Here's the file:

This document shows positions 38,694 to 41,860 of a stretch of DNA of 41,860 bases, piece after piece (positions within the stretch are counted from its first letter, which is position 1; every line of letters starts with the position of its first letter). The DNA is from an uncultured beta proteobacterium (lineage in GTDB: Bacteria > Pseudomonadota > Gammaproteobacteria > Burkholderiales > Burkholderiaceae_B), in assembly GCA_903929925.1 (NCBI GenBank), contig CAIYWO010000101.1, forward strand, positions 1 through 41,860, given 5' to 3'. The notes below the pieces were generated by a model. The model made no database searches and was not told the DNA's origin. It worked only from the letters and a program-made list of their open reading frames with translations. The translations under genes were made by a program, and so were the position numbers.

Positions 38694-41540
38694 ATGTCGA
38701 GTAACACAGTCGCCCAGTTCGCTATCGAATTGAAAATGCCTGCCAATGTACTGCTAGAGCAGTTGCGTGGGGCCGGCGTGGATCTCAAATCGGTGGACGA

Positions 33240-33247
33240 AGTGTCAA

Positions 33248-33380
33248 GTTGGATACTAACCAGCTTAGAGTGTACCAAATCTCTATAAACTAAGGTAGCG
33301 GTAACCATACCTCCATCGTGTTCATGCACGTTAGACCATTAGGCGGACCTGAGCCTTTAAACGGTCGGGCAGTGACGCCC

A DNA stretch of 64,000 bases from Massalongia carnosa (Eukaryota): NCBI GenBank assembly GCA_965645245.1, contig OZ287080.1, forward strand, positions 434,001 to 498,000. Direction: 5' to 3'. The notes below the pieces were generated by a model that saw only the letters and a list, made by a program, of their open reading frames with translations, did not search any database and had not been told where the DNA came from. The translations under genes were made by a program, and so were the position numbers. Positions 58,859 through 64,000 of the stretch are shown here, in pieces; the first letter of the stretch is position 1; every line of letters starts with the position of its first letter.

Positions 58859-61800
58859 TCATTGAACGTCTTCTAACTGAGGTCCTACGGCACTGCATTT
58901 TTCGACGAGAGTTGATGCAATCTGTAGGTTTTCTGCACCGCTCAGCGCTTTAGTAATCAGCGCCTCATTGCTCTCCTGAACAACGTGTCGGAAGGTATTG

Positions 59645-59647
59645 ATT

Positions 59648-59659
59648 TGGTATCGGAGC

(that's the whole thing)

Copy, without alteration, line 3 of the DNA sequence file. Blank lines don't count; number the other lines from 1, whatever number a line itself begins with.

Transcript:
38694 ATGTCGA